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Nohbo, a water soluble ball containing shampoo, conditioner, and body wash, is in the final stages of development and is anticipating a launch to major hotel chains.

Founded by a Florida-based 16-year-old entrepreneur named Benjamin Stern, the Nohbo ball can help the hospitality industry significantly reduce the millions of plastic bottled amenities that fill landfills when not recycled. Steven William Read more.

 

October 11 2015 – On the slopes of Mount Meru in northern Tanzania, Fatima Faraji welcomes guests to her 20-acre coffee plantation, where she harvests only the fullest cherry-red arabica berries. Hand-picked by a team of experienced women, the coffee is pulped and processed on site the same day. Hilary Tagg Read more.

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October 07 2015 – In 1962, six-year-old Vasco Galante was treated to his first cinema trip – to see Charlton Heston in the Hollywood epic, The Ten Commandments.

But despite the blockbuster’s eye-popping sequences, the images that most impressed young Vasco came from a short advert shown before the film, which showcased the elephants, lions and buffalo in the verdant floodplains of Gorongosa National Park. Joe Miller Read more.

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September 22 2015 – Chile’s altiplano or high plateau region, pounded by the sun of the Atacama desert, the driest place in the world, is home to dozens of indigenous communities struggling for subsistence by means of sustainable tourism initiatives that are not always that far removed from out-of-control capitalism. Marianela Jarroud Read more.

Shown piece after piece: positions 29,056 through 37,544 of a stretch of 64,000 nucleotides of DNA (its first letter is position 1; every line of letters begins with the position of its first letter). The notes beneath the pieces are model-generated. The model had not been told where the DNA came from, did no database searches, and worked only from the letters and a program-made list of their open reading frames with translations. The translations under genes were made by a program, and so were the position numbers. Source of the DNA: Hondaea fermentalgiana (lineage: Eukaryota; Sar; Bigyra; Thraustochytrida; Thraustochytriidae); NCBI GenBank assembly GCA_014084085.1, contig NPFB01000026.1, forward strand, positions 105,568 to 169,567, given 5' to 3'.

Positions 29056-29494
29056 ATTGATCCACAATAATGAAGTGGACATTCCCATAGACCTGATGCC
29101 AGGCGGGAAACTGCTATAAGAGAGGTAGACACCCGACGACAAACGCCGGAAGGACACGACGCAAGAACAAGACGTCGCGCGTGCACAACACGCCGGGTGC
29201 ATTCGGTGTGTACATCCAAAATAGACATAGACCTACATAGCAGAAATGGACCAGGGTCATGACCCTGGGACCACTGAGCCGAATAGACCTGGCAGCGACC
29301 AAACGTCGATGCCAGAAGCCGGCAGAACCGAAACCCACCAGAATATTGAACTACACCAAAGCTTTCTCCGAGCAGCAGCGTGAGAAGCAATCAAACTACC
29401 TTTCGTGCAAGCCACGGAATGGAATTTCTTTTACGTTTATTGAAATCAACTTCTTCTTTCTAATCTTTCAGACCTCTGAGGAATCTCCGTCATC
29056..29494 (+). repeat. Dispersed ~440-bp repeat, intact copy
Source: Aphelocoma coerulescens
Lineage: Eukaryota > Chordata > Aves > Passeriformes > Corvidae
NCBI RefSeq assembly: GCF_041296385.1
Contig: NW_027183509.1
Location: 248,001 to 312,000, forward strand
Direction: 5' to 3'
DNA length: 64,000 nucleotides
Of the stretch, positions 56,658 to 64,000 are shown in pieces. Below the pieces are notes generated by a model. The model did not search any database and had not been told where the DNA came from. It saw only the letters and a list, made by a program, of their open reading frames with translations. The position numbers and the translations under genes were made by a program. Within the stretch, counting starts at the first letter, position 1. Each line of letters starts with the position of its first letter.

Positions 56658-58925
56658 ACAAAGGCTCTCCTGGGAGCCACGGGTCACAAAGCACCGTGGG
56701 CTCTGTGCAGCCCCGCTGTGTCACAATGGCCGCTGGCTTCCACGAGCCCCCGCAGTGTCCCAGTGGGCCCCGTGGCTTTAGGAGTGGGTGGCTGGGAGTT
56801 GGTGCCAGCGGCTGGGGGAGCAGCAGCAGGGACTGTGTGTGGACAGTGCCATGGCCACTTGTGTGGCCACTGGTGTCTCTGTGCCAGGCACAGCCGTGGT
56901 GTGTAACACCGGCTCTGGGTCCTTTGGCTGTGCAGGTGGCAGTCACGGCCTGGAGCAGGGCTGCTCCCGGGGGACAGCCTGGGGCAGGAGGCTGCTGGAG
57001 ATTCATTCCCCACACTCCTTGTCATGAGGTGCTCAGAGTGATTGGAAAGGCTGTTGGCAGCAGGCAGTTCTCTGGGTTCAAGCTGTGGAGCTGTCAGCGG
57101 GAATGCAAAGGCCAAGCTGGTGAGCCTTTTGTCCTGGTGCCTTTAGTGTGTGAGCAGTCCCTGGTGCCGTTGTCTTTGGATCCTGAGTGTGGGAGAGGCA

NamibRand Safaris (PTY LTD): Wolwedans Collections – Namibia

Categories: Africa, Energy, Land, Management, Operations, Planet, West
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NamibRand operates Wolwedans Collections – four low-impact, solar-powered safari camps in the private NamibRand Nature Reserve. The reserve, established two decades ago on degraded former livestock farms, today serves as a model of biodiversity conservation balanced with financial sustainability.

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Cheli & Peacock, Kenya

Categories: Africa, East, Fauna, Human Capital Development, Land, People and Places, Planet
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Since 1985, Cheli & Peacock Ltd has been developing environmentally-friendly safaris and eco-camps in Kenya, with a focus on lesser-visited areas of significant biodiversity that have faced poaching and lack of resources. With 70% of Kenya’s wildlife roaming outside of protected areas, they work with local communities to support wildlife conservation by providing economic benefits through bed-night levies, leasing agreements, and education initiatives.

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Elsa's Kopje - Meru National Park - Rhino Sanctuary

Elsa's Kopje - Ura Gate Primary School Book Project

Joy's Camp - Bush Walk

Joy's Camp - Game Drive

Kitich Camp - Mathew's Mountain Range - Forest Walk

Kitich Camp - Mathews Range - Breakfast on the veranda

Tortilis Camp - Amboseli -Organic Vegetable Garden